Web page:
Baby boomers seem to become more reflective and aware of age, aging and the concept of “how much longer do I have.” We’ve done a lot but we want to do a lot more. We’re just worried about how much time we will have to get it all done.
Predicting our own demise is neither fun (in the conventional sense) nor a matter of exact science (thankfully!). However, there are several of tools out there that I have used that can accept individualized lifestyle data and feedback life expectancy information.
The Longevity Game from Northwestern Mutual Insurance
The Longevity Game online tool walks you through a sequence of twelve basis lifestyle questions. After you answer each question, your predicted age of demise is adjusted up or down on screen. According to the longevity game, I will make to age 87. Unfortunately, it does not assure me that you will even know how old I am when I get there!
Real Age Health Age Calculator
Another longevity-related tool I’ve used is Real Age. Real Age doesn’t actually predict your end point. Instead, it calculates your health-related age by asking a large number of health and lifestyle questions. It may tell you that you are “really” younger than your chronological age, suggesting that you should live longer. Or it could tell you just the opposite. You can continue to add new information that might cause your “real” age to go up (not good) or down. So far, my “real age” is a few years younger than my chronological age. I intend to keep it that way if I can.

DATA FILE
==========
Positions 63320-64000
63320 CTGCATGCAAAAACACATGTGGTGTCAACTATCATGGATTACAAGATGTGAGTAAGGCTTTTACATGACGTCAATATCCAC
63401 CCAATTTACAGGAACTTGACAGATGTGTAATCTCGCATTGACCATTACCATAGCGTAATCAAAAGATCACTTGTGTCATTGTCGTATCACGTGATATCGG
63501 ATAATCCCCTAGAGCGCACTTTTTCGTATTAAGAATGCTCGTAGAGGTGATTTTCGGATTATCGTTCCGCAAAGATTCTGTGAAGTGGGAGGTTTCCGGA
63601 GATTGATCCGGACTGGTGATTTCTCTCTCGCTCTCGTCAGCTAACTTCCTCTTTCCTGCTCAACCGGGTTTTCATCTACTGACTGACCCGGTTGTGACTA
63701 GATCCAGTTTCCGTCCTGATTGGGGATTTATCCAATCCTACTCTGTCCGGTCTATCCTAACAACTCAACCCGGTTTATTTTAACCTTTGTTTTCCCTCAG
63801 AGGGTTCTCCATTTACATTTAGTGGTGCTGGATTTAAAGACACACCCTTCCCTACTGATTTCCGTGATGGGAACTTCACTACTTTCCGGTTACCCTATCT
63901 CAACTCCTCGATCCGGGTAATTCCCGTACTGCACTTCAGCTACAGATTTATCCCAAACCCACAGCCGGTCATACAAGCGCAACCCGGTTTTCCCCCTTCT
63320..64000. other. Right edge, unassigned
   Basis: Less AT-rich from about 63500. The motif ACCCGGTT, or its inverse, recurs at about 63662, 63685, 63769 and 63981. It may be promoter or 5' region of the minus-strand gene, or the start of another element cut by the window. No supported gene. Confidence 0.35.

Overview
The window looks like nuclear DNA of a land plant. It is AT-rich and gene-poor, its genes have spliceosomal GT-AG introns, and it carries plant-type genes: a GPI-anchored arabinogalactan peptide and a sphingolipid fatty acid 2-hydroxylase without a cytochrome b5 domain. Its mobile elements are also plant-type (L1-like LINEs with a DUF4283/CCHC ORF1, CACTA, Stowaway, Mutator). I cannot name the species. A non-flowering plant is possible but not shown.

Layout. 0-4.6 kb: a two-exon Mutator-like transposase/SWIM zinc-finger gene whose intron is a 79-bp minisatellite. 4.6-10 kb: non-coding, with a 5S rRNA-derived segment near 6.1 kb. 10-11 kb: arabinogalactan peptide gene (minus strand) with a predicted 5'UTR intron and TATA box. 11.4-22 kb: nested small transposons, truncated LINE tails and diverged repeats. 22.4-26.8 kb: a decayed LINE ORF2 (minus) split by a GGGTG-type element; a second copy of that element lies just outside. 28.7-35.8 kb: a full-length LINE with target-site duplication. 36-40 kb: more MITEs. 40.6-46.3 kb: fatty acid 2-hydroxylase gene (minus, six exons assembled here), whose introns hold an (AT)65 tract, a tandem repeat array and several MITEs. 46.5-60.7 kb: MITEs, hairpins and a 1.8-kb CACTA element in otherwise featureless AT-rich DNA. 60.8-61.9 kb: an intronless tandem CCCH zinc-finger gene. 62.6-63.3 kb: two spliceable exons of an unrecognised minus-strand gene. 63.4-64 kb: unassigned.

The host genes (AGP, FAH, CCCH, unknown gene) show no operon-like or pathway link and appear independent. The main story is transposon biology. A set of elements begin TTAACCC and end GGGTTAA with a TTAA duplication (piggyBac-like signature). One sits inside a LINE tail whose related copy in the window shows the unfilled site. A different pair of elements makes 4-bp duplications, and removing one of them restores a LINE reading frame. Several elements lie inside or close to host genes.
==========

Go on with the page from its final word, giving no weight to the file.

Eons Longevity Calculator
A third life expectancy tool that I have used is the Eons Longevity Calculator. In about five minutes you can answer a series of questions about your stress, health, activities, and family, resulting in a prediction of how long you will live. The Eons calculator says I will live to age 89, giving me an extra two years beyond what the “Longevity Game” predicted. I like Eons a lot better!
Other Online Life Expectancy Tools
Update 1: More recently I have come across some other online life expectancy calculator tools. These are the Living to 100 Life Expectancy Calculator, the Peter Russell Virtual Age Calculator, and the Northwestern Mutual Lifespan Calculator. I have not used these yet myself but they may be worth a look.
Mr. GoTo is not suggesting that any baby boomer make important financial decisions by directly relying on either the Longevity Game or Real Age. I am suggesting that you try them out. Staring at some real data related to your present and future aging may cause you to think more carefully about some of your most important retirement planning decisions. That’s a good thing for all of us to do.